A special adoption is when an adopted child is not listed as so on the family registry but as a “natural child” of the adoptive parents. Which means if decided to adopt the child, then you would be listed as the child’s parents on his/her birth certificate. The requirements in Japan to complete an intercountry special adoption are different from many other countries that allow intercountry adoption. It is important to note that Japan is not a country that follows the specific requirements of the Hague Convention. Rather than participate in the Hague requirements, Japan introduced special adoptions to help regulate intercountry adoption and protect the welfare of Japanese children available for adoption, particularly young children.

Japan made slight changes to its requirements for intercountry adoption to encourage more in-country adoptions. The foster care system in Japan has undergone major changes in the past decade, and the attempt is to focus more on placing children with Japanese families if they cannot stay with their birth families. Prospective adoptive parents should be aware that not all children in orphanages or children’s homes in Japan are eligible for adoption. In many countries, including Japan, birth parents may place their child temporarily in an orphanage due to financial or other hardships, intending that the child will return home when possible. In such cases, the birth parent(s) rarely relinquish their parental rights or consent to the adoption of their child, which is a requirement for a special adoption in Japan.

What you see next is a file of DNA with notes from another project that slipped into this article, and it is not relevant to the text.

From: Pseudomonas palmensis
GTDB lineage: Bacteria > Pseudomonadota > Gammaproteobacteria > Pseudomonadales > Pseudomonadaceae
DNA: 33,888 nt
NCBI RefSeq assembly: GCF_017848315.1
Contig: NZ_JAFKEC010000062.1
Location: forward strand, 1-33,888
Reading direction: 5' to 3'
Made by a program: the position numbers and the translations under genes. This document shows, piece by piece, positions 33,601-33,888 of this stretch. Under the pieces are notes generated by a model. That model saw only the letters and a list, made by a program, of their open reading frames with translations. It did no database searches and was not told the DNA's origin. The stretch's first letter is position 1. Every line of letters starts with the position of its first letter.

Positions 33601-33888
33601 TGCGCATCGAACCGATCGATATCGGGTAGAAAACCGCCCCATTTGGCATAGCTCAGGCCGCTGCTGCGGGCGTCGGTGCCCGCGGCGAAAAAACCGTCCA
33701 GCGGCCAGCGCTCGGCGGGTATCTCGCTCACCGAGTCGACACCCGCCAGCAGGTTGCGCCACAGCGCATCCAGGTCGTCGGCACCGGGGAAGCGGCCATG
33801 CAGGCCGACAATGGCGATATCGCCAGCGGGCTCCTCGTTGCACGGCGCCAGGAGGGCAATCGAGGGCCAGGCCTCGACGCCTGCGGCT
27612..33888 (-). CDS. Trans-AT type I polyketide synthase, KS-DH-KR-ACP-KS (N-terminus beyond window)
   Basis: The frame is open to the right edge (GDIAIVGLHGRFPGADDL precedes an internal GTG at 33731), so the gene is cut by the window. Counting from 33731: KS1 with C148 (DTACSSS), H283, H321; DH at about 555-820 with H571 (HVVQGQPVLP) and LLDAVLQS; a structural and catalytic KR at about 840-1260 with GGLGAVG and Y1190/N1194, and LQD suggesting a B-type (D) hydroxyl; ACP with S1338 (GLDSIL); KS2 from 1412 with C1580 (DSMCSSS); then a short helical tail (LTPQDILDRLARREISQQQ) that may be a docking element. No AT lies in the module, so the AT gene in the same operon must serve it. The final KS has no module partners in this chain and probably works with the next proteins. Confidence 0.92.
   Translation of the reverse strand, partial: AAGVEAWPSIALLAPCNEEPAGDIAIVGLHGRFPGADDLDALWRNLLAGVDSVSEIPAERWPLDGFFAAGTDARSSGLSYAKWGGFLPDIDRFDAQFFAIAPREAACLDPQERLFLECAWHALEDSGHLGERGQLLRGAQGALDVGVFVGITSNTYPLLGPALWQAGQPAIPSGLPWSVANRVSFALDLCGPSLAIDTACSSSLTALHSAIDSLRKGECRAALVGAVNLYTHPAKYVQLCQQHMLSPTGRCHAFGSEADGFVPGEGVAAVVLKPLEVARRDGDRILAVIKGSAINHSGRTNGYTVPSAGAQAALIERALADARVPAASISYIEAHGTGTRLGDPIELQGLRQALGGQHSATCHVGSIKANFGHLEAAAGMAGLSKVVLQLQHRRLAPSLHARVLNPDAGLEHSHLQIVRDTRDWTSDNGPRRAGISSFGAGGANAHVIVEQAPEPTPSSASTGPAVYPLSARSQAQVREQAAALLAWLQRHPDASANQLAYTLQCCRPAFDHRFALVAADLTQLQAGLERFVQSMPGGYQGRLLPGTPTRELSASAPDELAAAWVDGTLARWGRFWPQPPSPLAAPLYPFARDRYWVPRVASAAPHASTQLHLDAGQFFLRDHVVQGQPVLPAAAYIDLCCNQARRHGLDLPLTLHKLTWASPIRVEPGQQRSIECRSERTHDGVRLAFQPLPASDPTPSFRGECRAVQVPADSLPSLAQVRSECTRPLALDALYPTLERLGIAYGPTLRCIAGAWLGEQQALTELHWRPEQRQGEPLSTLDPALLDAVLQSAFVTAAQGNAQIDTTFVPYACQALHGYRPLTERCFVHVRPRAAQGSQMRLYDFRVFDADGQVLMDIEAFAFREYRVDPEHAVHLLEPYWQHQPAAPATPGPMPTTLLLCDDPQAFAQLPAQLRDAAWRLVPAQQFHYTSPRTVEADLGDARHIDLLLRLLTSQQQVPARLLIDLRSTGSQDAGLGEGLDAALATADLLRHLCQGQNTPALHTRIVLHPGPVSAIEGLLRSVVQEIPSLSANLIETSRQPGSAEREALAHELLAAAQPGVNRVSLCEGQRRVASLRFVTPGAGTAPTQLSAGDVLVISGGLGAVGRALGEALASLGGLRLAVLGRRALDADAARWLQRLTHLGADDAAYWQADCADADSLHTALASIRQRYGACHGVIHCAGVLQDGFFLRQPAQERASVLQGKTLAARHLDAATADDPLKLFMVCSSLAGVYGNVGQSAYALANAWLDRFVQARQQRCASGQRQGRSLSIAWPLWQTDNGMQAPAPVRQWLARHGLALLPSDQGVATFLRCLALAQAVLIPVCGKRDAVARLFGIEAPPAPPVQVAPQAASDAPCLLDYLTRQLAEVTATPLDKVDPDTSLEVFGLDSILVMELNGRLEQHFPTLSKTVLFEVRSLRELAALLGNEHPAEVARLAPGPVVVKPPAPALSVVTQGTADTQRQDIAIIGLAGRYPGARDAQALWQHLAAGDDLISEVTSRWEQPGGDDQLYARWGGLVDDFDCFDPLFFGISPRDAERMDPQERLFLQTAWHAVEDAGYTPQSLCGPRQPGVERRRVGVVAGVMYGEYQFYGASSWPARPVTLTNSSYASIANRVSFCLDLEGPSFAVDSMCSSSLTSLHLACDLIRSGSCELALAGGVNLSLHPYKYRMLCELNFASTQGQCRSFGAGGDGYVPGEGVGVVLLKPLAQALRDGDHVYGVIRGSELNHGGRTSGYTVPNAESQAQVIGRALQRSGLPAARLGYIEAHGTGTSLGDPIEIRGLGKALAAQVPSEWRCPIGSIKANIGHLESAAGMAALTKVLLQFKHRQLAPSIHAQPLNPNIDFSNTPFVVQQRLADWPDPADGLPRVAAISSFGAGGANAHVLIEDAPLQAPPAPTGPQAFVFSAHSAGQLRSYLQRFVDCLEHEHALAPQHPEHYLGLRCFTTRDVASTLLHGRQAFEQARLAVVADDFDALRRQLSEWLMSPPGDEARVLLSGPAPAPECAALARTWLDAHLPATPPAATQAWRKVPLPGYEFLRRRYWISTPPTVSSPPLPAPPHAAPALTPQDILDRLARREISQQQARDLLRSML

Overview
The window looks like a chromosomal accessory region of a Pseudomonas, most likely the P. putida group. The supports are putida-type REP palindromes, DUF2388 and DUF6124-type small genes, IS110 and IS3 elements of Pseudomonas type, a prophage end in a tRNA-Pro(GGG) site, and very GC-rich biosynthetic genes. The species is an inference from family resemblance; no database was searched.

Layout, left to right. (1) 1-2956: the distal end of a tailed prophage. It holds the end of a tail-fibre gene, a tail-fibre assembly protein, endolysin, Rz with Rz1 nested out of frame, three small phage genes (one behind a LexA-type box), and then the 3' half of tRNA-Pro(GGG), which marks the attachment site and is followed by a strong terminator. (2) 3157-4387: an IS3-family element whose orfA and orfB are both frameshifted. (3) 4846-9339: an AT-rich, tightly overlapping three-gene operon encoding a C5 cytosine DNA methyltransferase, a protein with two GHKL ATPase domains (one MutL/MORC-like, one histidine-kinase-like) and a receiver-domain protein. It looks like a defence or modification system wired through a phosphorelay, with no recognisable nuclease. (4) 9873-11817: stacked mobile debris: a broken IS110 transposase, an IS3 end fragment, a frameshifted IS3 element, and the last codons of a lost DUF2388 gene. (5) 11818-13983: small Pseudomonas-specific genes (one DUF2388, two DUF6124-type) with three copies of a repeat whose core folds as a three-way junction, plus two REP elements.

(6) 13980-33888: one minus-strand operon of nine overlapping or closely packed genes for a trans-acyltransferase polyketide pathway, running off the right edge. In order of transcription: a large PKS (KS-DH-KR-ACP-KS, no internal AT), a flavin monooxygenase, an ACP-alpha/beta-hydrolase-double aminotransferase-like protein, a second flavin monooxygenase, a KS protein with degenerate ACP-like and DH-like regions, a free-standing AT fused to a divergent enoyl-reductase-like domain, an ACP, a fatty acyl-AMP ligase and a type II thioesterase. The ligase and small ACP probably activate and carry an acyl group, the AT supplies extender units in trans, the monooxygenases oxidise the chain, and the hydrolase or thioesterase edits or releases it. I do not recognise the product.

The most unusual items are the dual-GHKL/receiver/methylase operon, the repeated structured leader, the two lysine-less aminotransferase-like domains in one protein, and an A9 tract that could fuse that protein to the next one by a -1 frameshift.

The requirements for a “special adoption” in Japan are:

  1. Consent of the birth parents, if they are living, unless the child placement occurred due to abuse or neglect. It can sometimes be hard to obtain if the whereabouts or identity of a child’s parents is unknown.
  2. Adoptive parents must be legally married and over the age of 25.
  3. The child must be less than 6 years old.
  4. You must have cared for—lived directly with and parented—the child for a minimum six consecutive months before the adoption acceptance. Which means, you must have been in Japan, physically, for six months caring for the child. Understandably, this requirement is difficult for many intercountry adoptive parents to achieve. While six months is the minimum, some adoption processes can take up to 18 months. During that time, the prospective adoptive family is required to remain in the country.

There have been recent motions made to possibly change these laws, specifically to raise the age of eligible children. If you are considering adopting from Japan, make sure you are using a reputable agency with a history of many successful adoptions from Japan, and that you stay in regular communication with them about any possible changes to Japanese law.

Julianna Mendelsohn lives in sunny South Florida where, odds are, it is hot enough right now that she’s sweating just a little, no matter what she’s doing. She is the brains, brawn, blood, sweat, and tears behind The Adoption Mentor and is thrilled to be able to help others build their families through adoption. She is a former elementary school teacher, current MS in school counseling student, Sephora junkie, and the momma via domestic adoption to one lo